There are a number of provisions aimed at protecting the health and safety of workers within the Working Time Regulations 1998. Minimum rest breaks, daily rest periods and weekly rest are obligations that have sometimes been left in the shadow cast by the current controversy surrounding holiday pay and just how it should be calculated.
However, in some types of work, the management of working time can be an even bigger headache than holiday rights. In one recent case* the problems of defining what would amount to ‘working time’ were starkly highlighted when ambulance paramedics questioned the calculation of their working hours when on call to cover night time emergencies at remote ambulance stations. During such periods, the employer didn’t require them to sleep in at the station or to remain at any specific location. They were simply asked to remain in the area as there was a target time of attending a call out of three minutes. This translated to the paramedics being required to stay overnight at a location of their choice that had to be within three miles of the station that they were covering. It also meant that they could not stay at home.
Was the whole period of being on call working time? Or was it just the periods when they were called out?
Whilst an employment Judge initially decided the latter, the Employment Appeal Tribunal has now reversed that decision. The paramedics were not free to do what they wanted so it was not their own time and it could not be considered ‘rest time’.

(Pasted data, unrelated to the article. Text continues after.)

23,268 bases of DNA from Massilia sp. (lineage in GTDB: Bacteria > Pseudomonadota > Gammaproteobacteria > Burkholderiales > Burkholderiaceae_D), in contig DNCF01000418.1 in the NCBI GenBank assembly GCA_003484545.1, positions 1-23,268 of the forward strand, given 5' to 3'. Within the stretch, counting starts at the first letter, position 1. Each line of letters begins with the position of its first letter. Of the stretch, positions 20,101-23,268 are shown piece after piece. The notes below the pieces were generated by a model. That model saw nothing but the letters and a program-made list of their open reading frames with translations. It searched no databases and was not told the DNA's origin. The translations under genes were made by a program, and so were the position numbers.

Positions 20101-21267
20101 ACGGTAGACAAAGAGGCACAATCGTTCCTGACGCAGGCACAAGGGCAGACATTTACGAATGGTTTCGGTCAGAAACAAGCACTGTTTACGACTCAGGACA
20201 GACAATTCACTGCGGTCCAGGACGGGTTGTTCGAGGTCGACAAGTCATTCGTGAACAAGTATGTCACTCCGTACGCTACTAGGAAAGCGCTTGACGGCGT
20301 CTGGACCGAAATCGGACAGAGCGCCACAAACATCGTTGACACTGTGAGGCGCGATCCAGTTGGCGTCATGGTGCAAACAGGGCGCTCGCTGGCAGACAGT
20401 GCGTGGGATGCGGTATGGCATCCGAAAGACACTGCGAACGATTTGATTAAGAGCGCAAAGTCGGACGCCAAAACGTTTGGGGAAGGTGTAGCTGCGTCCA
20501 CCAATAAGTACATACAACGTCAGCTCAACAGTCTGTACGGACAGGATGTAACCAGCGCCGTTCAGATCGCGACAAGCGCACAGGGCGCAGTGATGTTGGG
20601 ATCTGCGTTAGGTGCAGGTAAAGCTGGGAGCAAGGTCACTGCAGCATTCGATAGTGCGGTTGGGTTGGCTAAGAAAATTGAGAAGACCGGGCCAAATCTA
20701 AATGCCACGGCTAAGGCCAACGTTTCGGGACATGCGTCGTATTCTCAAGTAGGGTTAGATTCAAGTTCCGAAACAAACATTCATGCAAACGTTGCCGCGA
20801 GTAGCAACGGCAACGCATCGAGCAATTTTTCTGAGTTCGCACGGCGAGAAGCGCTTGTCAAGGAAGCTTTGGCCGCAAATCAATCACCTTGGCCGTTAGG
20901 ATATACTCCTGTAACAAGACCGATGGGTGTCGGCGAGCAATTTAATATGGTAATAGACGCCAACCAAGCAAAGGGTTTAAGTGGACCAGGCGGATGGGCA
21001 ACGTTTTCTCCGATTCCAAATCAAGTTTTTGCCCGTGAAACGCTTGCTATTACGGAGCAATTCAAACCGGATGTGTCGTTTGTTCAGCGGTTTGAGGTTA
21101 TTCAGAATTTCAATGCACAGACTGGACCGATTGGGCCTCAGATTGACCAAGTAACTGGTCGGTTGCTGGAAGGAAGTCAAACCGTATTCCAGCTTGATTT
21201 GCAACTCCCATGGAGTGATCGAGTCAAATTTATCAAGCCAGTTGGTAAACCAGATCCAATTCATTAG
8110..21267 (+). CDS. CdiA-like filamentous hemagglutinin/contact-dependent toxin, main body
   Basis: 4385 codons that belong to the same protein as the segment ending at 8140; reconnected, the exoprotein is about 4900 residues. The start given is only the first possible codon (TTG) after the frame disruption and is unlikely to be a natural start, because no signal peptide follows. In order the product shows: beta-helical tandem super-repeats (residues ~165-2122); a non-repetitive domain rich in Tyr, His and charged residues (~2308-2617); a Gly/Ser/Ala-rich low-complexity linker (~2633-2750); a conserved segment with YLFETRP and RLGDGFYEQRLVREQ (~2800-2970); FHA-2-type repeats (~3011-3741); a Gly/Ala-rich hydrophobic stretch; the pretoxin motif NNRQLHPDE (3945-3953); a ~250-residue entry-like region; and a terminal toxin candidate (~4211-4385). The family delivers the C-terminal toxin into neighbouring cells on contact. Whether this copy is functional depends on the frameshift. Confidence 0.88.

This outcome shows that ‘working time’ is not confined to circumstances where the worker is required to attend the actual workplace. So time on call would have to be factored in when working out how much rest the worker is going to require. A challenging exercise but spare a thought for those trying to manage someone in a similar role where they have a second job. Hypothetically, let’s imagine that we have taken on a new air ambulance pilot. Let’s call him Bill. He looks perfect for the role but he has a second job. So in managing his working time and our health and safety duties do we have to take account that he will be ‘working’ when on call and not free to do what he wants and when he is free to do what he wants…well he might be working then too! Sounds like that could be a right royal mess.
*Truslove and another v Scottish Ambulance Service 30 July EAT